Intel wants Medfield in smart phones
New handheld device chip to storm ashore in mobiles
Intel has said it wants its chips inside smart phones, with Medfield being the beachhead device.
Intel boss Paul Otellini has told Fortune magazine that he believes Medfield and its successors will be the means whereby Intel processors will power multiple forms of consumer and embedded electronic devices, including smart wireless phones, music players, household white goods appliances, and heart monitors.
Late last year the Reg wrote that Medfield was the next chip after the Moorestown system-on-a-chip (SOC), which itself follows on from the current Atom CPU, aimed at the netbook market. Moorestown integrates Lincroft, a chip integrating a 45nm Atom processor, graphics, memory controller and video encoder/decoder, with a second, and customisable, Langwell chip, which is an I/O hub for connection to wireless, storage, and display components.
Moorestown is too large a product to fit into a smart phone, but it should be okay for larger devices, up to and including netbooks. Medfield - being a single chip and built on the coming 32nm process - could be used in smart phones.
Intel hopes that products using it will appear in 2011. Typically, Intel implements a new micro-architecture, after it has transitioned to a new process. A 2011 timetable would allow no time after the 32nm transition. This would imply that Medfield, built on the new 32nm process, will be Moorestown collapsed onto a single chip but with no micro-architecture changes, such as a multi-core design.
Medfield was thought to integrate either an Intel-designed graphics core or an Imagination Technologies PowerVR-derived core, better suited to hand-held Internet tablets because of its low power consumption, and thus better able to compete with ARM-powered hand-held devices. There is no clarification on this point and there may be two different flavours of Medfield, one for mobile phones with PowerVR graphics, and one for larger MIDs, with the Intel graphics core. ®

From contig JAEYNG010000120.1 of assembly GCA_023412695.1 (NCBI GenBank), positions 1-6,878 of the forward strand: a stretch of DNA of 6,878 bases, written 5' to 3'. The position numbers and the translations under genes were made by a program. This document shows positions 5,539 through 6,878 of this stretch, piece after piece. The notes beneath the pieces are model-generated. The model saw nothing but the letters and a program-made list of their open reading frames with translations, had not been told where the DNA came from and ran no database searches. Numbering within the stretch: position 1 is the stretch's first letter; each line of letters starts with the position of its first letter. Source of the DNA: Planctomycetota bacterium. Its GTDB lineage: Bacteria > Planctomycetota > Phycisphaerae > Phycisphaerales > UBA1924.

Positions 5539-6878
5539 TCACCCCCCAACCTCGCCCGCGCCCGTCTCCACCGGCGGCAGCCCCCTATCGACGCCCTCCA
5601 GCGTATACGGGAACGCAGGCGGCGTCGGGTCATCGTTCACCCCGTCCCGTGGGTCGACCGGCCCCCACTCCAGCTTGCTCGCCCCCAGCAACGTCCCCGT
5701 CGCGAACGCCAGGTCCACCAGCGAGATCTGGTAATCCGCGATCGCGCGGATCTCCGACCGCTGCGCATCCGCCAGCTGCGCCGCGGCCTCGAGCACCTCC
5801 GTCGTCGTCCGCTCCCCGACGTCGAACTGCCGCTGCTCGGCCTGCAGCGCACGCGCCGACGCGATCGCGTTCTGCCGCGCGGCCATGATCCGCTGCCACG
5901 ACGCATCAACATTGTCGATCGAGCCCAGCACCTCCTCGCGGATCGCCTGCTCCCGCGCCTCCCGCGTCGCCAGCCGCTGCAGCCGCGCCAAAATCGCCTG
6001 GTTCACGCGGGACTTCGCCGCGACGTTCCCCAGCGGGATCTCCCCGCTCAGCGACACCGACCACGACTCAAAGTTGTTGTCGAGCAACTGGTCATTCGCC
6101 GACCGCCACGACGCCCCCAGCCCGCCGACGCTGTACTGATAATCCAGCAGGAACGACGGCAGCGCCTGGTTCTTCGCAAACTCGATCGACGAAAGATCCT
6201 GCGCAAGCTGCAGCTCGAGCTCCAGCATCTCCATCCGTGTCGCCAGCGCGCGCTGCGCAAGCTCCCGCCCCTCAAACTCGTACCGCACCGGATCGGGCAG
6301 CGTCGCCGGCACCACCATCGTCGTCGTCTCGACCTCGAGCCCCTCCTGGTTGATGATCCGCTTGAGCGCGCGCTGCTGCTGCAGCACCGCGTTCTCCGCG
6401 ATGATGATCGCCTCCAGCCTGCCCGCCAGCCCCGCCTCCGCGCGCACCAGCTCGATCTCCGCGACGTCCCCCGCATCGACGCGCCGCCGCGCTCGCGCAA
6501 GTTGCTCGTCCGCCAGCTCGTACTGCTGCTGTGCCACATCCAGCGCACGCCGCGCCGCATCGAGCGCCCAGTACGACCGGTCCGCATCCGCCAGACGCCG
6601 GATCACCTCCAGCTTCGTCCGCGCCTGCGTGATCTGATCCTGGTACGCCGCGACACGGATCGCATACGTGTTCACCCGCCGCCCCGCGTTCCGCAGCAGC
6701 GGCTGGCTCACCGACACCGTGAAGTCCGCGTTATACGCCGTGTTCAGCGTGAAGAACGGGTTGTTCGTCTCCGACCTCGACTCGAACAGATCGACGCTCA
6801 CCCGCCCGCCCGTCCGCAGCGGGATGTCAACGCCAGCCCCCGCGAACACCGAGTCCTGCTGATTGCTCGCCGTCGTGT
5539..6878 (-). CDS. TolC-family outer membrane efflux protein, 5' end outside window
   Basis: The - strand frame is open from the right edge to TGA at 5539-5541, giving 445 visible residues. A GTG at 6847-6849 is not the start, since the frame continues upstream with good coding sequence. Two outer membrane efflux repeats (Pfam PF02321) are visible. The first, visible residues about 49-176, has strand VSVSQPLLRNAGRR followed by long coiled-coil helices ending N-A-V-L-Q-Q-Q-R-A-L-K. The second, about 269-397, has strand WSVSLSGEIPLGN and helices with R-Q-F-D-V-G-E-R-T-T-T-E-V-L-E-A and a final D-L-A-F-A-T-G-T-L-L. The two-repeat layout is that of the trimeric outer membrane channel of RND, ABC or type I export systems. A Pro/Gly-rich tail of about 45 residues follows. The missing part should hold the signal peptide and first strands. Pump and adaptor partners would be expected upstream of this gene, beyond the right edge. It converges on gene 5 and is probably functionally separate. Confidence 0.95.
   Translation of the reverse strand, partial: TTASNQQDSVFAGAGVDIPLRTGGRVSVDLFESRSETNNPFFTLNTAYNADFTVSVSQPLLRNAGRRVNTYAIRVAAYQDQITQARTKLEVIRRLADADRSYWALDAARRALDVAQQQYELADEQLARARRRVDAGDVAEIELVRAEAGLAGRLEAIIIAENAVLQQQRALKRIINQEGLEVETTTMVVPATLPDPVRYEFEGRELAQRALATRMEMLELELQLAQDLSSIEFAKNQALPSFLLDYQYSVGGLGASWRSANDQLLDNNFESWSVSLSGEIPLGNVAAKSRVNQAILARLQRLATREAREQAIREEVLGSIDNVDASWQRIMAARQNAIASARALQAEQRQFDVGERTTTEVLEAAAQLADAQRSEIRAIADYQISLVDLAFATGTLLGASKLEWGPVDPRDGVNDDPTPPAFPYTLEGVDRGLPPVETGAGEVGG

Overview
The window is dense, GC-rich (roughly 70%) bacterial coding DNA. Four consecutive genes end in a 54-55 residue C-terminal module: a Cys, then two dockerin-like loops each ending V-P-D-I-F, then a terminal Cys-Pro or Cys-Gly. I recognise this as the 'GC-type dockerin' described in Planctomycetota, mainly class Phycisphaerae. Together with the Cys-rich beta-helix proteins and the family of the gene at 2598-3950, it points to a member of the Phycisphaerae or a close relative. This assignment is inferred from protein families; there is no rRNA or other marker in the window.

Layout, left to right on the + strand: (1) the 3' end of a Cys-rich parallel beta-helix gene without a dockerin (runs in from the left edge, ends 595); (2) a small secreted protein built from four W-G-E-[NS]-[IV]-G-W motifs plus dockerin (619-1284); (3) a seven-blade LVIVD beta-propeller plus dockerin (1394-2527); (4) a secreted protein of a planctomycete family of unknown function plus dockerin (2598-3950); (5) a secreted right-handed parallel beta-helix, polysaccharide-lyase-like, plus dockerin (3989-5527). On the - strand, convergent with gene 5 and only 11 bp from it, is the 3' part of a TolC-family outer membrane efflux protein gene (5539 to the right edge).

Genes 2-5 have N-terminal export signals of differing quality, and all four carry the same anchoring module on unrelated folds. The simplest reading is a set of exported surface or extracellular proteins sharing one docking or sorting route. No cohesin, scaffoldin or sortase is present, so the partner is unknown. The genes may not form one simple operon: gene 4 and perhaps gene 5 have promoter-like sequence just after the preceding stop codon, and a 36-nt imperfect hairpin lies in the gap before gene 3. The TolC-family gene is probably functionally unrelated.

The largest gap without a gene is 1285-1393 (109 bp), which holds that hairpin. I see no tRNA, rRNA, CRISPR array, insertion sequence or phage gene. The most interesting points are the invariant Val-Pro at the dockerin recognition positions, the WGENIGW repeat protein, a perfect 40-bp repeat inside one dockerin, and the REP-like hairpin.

Geez, give up!
x86 is a complete power hog - even Atom. This is a fundamental limitation of the x86 architecture. You can't make a gazelle by shaving an elephant's legs.
Power consumption is pretty much proportional to the number of transistors you have to flip to get the task done. All that pipelining etc that is required to get x86 speeds up requires a lot more transistors getting flipped (compared to a risc).
Right now even ARM-based systems are at the point where power consumption and thus battery life is the major constraint to adding more CPU power. x86 would just make that worse.
Sure, incremental process improvements will improve x86, but a rising tide floats all chips and ARM will score from that too. Thus ARM will always be some steps ahead in this game.
What do you want from your phone?
Two hour battery life, a battery the size of your hand or non-x86 CPU?
Where is the portable nuclear reactor to drive it?
Intel inside, smoking hole in the jeans outside...
How about actually doing a proper job and delivering a working chipset which does not require active cooling for Atom first? Ooops... I forgot... It is the "innovate" company that never hurts the consumers...